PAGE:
minus_273 writes: "The shopping online flourished under a "taxophobic" Republican congress which was ideologically resistant to tax it. With the new congress coming in in January, it looks like those days are over and there are going to be some changes. According to Forbes magazine, there is enough support in the Democratic congress to pass a new law (which the supreme court has already said is constitutional) that will impose a sales tax on internet shopping. While it might not totally remove the appeal of online shopping, combined with shipping costs, this would significantly increase the cost of shopping online. America voted for change and change it looks like it is going to get."
minus_273 writes: "Cnet is reporting that Russia has agreed to shut down allofmp3.com as it attempts to gain entry in the WTO. Now there is one customer database that the RIAA would be very interested in seeing. Rule of thumb, don't give your Credit card info to a shady eastern European website."
minus_273 writes: "Space Review has an interesting article on what may be in store for space tourism when the new Democrat controlled congress comes in in January. From the article "In 2004 Congress passed the Commercial Space Launch Amendments Act (CSLAA) which provided a legal basis for the regulatory activities of the FAA's Office of Commercial Space Transportation's operations in the manned suborbital rocket field. The CSLAA was based on the principle that the primary duty of the government is to ensure the safety of the uninvolved public and if individuals wanted to risk their necks flying in rocketplanes that was mostly their business. At the time Oberstar tried, but failed, to amend the act to include language ordering that the industry be regulated almost to the same safety standards of the airlines.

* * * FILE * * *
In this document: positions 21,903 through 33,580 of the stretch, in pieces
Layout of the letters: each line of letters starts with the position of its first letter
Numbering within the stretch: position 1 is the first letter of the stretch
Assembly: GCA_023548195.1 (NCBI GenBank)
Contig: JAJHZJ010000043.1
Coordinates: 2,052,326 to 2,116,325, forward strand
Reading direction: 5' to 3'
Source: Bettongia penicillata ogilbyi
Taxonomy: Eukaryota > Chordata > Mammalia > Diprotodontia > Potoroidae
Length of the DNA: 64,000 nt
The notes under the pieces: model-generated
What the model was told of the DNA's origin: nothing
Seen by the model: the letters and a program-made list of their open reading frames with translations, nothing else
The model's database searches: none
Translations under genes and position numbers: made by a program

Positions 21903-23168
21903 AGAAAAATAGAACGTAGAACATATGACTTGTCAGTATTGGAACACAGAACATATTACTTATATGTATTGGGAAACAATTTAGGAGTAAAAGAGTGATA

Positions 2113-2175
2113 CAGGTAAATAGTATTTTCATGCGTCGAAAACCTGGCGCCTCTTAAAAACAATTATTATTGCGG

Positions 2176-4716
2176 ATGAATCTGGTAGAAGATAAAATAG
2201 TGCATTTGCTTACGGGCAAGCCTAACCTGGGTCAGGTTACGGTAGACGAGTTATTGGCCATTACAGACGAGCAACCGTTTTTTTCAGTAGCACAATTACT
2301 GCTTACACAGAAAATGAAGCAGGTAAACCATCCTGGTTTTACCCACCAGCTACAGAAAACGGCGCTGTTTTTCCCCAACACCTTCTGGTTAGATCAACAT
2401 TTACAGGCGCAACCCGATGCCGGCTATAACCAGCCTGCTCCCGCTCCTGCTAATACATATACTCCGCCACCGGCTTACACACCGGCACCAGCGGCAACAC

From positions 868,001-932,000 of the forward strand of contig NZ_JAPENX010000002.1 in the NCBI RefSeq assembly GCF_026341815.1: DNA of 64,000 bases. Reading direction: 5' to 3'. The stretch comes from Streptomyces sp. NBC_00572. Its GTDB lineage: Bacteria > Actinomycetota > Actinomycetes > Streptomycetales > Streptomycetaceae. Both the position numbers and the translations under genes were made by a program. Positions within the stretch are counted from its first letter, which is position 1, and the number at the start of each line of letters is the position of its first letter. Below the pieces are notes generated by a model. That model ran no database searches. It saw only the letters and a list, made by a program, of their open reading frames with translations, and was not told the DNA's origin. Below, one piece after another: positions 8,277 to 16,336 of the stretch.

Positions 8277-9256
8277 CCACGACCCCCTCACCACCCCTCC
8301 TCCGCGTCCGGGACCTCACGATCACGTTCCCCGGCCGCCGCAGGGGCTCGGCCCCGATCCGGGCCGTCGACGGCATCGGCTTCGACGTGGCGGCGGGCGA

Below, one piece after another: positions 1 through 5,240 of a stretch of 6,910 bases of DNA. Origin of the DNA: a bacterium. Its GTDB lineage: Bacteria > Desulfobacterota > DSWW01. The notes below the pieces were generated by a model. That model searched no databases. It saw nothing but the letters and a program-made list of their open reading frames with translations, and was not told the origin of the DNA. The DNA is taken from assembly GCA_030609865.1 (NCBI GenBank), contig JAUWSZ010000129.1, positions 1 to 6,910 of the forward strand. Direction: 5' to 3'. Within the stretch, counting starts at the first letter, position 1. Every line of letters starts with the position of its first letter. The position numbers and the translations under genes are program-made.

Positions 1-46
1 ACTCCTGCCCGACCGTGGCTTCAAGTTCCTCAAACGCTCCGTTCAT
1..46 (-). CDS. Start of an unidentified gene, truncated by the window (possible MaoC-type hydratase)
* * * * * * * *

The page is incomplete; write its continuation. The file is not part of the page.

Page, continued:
In spite of some weasel wording, the hard legal requirements of Oberstar's proposed regulation would effectively kill the whole entrepreneurial suborbital industry." Oberstar is now the new chair of the House Transportation Committee."
minus_273 writes: "Joystiq and many other blogs are reporting that EA's new releases, Battlefield 2142 and Need for speed carbon come pre-infected with spyware from a company called IGA Worldwide. EA's EULA addresses this issue by saying "When you use the Software while connected to the Internet, the Advertising Technology may record your Internet Protocol address and other anonymous information", " The servers used by the Advertising Technology may, from time to time, be located outside your country of residence." and "IF YOU DO NOT WANT IGA TO COLLECT, USE, STORE OR TRANSMIT THE DATA DESCRIBED IN THIS SECTION, DO NOT INSTALL OR PLAY THE SOFTWARE ON ANY PLATFORM THAT IS USED TO CONNECT TO THE INTERNET ". While spyware bundled in "free" programs like kazaa maybe one thing, is installing spyware on a game you have already paid $50 for appropriate? While this does not rise to the level of Sony's rootkit, it seems this abuse will only end when people refuse to buy products that install spyware on your computer."